Richard Hamiltonís benching has been a contentious issue with the Pistons, but the teamís performance has improved in his absence. (Clarence Tabb Jr / The Detroit News)
Auburn Hills — The words loyalty, royalty and respect have been thrown around to describe the situation involving the Pistons and Richard Hamilton.
Tayshaun Prince, Tracy McGrady and Chauncey Billups all empathize with Hamilton, saying he's being mistreated.
"He's one of the greats, and his jersey is going up into those rafters, so he doesn't deserve to be disrespected like this," Billups said. "I don't think that guys like Rip, Tay and Ben should be treated like that, especially for this team where they did so much."
McGrady pointed out that Michael Jordan was pushed out by the Bulls, the team he led to six championships.
"Look at the words he had for that organization," McGrady said of Jordan's vitriolic-filled Hall of Fame speech in 2009, some of which was directed at Bulls general manager Jerry Krause, who broke the team up after 1998. "It's because he felt like they weren't loyal."
But what it all comes down to is this:Management has to look out for the team, not one individual.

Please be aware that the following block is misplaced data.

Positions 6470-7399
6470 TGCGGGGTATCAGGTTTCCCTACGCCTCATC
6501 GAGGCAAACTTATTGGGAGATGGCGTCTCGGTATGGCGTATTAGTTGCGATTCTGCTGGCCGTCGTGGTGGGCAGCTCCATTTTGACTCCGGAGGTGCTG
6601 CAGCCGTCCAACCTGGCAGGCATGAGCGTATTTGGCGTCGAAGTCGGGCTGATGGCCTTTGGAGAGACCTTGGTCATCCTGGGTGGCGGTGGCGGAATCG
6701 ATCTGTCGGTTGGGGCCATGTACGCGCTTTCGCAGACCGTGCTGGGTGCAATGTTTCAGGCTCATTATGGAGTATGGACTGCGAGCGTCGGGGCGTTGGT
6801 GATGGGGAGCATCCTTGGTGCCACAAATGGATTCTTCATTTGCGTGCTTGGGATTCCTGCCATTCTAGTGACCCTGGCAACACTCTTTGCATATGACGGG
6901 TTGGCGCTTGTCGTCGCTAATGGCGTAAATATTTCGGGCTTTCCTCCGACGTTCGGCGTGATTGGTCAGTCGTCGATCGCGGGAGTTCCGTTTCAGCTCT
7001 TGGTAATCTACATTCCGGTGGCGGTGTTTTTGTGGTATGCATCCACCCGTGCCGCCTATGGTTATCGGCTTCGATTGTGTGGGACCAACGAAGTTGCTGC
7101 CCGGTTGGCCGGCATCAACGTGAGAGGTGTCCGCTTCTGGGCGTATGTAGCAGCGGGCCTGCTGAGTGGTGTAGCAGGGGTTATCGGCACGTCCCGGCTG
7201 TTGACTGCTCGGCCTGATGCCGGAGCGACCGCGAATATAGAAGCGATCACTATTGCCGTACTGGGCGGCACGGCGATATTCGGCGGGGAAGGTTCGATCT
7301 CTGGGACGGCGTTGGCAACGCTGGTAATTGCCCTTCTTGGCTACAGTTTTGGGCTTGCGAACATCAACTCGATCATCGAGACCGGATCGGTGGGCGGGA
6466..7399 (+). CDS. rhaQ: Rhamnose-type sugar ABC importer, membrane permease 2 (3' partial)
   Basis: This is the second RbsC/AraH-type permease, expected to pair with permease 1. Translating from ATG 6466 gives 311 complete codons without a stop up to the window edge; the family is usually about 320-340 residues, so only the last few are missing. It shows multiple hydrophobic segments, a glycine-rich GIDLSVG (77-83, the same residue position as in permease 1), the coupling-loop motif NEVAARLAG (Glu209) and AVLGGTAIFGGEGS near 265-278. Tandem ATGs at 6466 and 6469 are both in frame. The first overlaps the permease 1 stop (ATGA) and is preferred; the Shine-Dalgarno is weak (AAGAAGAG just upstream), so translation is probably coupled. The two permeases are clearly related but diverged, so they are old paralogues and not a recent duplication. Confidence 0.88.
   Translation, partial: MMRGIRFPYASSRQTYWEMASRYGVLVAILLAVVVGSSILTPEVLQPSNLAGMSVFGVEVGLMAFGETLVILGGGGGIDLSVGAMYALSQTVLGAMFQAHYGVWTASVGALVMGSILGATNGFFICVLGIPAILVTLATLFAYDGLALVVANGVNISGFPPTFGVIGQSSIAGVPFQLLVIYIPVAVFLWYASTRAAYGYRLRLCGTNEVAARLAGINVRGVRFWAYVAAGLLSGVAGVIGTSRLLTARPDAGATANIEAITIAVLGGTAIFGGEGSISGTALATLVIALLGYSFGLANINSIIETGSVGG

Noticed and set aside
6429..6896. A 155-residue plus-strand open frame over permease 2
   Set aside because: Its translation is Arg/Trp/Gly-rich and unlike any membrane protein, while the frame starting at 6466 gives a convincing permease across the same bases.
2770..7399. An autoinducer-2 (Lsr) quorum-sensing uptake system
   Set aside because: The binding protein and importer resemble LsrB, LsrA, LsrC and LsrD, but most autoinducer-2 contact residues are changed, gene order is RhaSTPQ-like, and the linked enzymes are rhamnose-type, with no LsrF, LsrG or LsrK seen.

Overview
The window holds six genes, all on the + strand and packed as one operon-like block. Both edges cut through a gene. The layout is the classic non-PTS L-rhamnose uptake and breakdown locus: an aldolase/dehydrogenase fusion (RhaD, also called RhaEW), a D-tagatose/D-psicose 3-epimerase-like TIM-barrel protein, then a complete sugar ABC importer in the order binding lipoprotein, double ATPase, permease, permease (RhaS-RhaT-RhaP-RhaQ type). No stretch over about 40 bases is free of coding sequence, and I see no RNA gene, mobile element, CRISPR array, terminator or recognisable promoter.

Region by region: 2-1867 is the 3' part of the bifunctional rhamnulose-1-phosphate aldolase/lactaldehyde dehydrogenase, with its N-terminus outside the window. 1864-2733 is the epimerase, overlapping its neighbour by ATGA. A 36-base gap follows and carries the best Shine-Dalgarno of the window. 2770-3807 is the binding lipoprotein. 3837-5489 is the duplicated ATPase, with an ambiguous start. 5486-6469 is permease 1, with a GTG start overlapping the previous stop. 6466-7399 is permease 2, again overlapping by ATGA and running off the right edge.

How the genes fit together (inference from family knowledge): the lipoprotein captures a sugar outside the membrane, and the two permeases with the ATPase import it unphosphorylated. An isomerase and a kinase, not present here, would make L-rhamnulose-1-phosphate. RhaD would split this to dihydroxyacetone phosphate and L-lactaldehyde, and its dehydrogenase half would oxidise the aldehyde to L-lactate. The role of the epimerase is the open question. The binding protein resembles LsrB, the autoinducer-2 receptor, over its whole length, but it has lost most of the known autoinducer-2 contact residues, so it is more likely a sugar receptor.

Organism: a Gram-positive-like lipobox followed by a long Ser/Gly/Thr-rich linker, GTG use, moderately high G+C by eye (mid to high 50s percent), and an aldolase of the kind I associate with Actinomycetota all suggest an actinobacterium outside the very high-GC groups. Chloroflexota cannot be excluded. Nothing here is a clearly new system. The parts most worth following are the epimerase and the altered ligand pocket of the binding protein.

Hamilton only sees what he wants to see — histalent.
Sure, he's a great midrange shooter and an improved passer, but Hamilton doesn't see his career-low numbers (13.2 points, 39.4 percent shooting), and he doesn't listen to people who've said he's lost a step.
Pistons coach John Kuester has put his foot down.
And though he still speaks highly of Hamilton, Kuester is trying to do what's best for his team.
Not even Hamilton can dispute that the Pistons have been better recently.
Hamilton should look no further than the Pistons front office for guidance — and an example on how to cope with change.
Pistons president Joe Dumars dealt with change toward the end of his playing days.
Dumars ceded attention, playing time and shots to the likes of Allan Houston, Jerry Stackhouse and Grant Hill. And it wasn't for lack of talent or respect.
It was for the team.
"Everyone's gonna have different opinions on loyalty," McGrady said. "Who says (which side) is right or wrong? As a player you'd want that respect from the people up top."
But respect works both ways.
It doesn't mean Billups is wrong or Kuester's handling of Hamilton is right.
Billups believes Hamilton can still play — effectively.
"What Rip does is run off screens and make shots," Billups said. "You don't lose that unless you can't run anymore. I think people can see he can still run but you've got to be able to use him right. You got to respect Rip."
The issue isn't about respect.
It's about what definition of respect you're using.
Pistons at Heat
Tip-off: 7:30 tonight, American Airlines Arena, Miami
Outlook: The Heat beat the Pistons, 97-72, on Dec. 1. … Dwyane Wade (migraines) did not play last Saturday but returned Thursday against the Knicks. He's expected to play tonight. … Heat C Chris Bosh (sprained ankle) missed Thursday's game at the Knicks.